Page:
The Trump Administration Is Closer to Allowing Drilling in the Arctic Refuge


The U.S. Department of the Interior is inching closer to allowing oil and gas drilling in Alaska’s Arctic National Wildlife Refuge. The Bureau of Land Management issued a draft environmental impact statement for a proposed leasing program for the coastal plain. The BLM released the draft because a 2019 oil and gas lease sale on the coastal plain is planned.

The coastal plain has oil and gas reserves, as Congress has identified. In December 2017, Congress passed the tax act with a rider which opened the Arctic Refuge to drilling. The Interior Department claims that oil and gas from the coastal plain “is an important resource for meeting our nation’s energy demands and creating employment opportunities for Alaska’s North Slope residents.”

During the summer, a public scoping period began during which Americans submitted almost 700,000 comments in favor of protecting the area. People made it clear in public hearings in Alaska and Washington, D.C. that they favor protecting the Arctic Refuge and its coastal plain. Surveys also reveal that the American people oppose developing the Arctic Refuge. The American people have one more chance to make their voice heard about drilling in the Arctic Refuge. Comments on the Draft EIS will be accepted through February 11.

“There is simply no precedent for such a rushed, inadequate review of the impacts of oil and gas development in Arctic wilderness,” said Adam Kolton, Executive Director, Alaska Wilderness League,

“This is a land grab, pure and simple, and the individuals responsible care little about impacts to wildlife or the damage they would be inflicting on Alaska Native people whose subsistence depends on the Arctic Refuge.”

The Arctic Refuge is home to wildlife and people

The Arctic Refuge is 19.6 million acres and about eight million of the acres have been designated by Congress as wilderness. The highest level of land protection is a wilderness designation under the Wilderness act of 1964 and is reserved for pristine areas. President Obama issued a formal recommendation to Congress that the entire Arctic Refuge be protected as wilderness.

“The Arctic Refuge is home to some of the most diverse and spectacular wildlife in the arctic,” according to the U.S. Fish and Wildlife Service. The area’s wildlife includes 42 fish species, 37 land mammals, eight marine mammals, and more than 200 migratory and resident bird species.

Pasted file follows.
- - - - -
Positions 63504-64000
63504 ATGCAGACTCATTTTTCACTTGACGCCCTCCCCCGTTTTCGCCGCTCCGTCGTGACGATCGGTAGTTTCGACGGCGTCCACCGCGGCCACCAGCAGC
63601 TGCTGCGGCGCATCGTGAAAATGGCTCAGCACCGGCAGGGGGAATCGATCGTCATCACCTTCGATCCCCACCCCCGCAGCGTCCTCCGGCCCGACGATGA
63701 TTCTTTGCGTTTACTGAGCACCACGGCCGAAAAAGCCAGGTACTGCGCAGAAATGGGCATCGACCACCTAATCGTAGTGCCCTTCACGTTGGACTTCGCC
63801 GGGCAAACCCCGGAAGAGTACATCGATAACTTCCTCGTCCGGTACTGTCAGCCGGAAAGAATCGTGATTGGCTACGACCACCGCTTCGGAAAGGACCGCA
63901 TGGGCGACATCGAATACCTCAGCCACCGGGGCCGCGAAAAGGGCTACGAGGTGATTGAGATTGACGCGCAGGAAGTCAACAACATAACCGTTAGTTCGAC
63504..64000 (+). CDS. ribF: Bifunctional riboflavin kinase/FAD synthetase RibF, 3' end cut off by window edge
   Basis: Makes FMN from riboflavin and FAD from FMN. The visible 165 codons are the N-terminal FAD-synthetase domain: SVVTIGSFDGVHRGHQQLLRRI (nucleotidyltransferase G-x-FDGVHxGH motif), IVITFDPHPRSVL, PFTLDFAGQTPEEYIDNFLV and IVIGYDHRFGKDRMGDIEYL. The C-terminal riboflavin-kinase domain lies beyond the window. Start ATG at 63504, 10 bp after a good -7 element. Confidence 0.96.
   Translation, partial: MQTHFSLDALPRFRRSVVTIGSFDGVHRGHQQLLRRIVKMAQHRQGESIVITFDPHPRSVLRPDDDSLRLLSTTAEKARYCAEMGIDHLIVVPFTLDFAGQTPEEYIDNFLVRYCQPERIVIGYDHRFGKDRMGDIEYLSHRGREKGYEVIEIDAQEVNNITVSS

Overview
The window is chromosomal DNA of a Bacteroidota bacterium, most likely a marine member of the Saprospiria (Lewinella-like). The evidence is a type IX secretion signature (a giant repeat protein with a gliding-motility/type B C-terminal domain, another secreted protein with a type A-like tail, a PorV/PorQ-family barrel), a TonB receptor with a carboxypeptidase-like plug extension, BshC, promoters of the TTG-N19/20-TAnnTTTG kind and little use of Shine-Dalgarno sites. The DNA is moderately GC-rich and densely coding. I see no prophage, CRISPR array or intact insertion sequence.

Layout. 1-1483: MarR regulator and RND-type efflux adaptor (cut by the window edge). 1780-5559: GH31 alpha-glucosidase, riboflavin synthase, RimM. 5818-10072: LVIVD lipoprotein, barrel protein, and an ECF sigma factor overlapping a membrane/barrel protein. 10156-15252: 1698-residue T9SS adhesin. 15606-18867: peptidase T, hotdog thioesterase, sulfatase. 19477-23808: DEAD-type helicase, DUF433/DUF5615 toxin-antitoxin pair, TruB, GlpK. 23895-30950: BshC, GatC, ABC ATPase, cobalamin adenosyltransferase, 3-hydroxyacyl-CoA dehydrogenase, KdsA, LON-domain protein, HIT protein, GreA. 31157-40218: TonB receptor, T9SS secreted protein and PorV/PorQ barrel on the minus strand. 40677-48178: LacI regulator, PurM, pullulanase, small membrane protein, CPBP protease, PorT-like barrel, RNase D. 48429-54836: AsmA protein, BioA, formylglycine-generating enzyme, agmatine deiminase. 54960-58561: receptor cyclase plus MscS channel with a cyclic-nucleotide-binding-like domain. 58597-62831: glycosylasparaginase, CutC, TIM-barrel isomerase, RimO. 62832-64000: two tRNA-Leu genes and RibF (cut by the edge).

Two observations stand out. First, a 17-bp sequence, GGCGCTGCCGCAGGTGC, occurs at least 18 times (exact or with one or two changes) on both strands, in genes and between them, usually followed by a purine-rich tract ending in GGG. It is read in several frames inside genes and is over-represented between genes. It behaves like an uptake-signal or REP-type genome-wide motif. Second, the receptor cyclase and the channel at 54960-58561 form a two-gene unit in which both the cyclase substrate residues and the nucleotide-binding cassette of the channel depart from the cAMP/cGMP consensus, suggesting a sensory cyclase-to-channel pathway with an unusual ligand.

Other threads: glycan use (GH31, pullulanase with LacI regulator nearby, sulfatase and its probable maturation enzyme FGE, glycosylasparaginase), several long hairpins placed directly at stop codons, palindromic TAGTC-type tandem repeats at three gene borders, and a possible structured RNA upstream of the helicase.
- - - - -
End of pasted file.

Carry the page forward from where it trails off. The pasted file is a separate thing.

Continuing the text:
“The Arctic Refuge is an ecosystem that is becoming more – not less – vital for birds and wildlife as development and a changing climate chip away at their habitat,” said Sarah Greenberger, senior vice president of conservation policy for the National Audubon Society.

The Arctic Refuge is home to bears and is one of the few places where brown and black bears co-exist. Only about 30,000 polar bears now exist in the world. Every year in September about 50 bears come into the Arctic Refuge, which is the only national conservation area where polar bears den regularly and the most consistently used area for denning by polar bears in Alaska.

There are over 200 species of birds in the Arctic Refuge. Birds migrate from there to every state and territory in the U.S. and some even roam to other continents. There are also hundreds of thousands of caribou in the Arctic Refuge. The largest herd within the Arctic Refuge is the Porcupine Caribou Herd, which returns every spring to calve and raise their young. It is the area where they return that would become the site of gas and oil drilling.

The Arctic Refuge is also home to the Gwich’in people who have lived there for thousands of years. They depend on the area for their survival and are linked to it physically and spiritually. They rely on the Porcupine Caribou Herd and without them they could not survive there. The Gwich’in refer to the herd’s calving grounds on the coastal plain as “the sacred place where life begins.”

Gwich’in tribal member Sam Alexander said at a Senate Energy and Natural Resources Committee hearing on November 2 that drilling in the Arctic Refuge would destroy his people’s way of life. “The Gwich’in have lived in this area and relied on the Porcupine Caribou Herd since time immemorial,” he said. “Caribou are how we survive and are integral to who we are and how we define ourselves.”

Image credit: Alaska Region Fish & Wildlife Service, courtesy Flickr

Gina-Marie Cheeseman
Gina-Marie Cheeseman
Gina-Marie Cheeseman, freelance writer/journalist/copyeditor Twitter: @gmcheeseman

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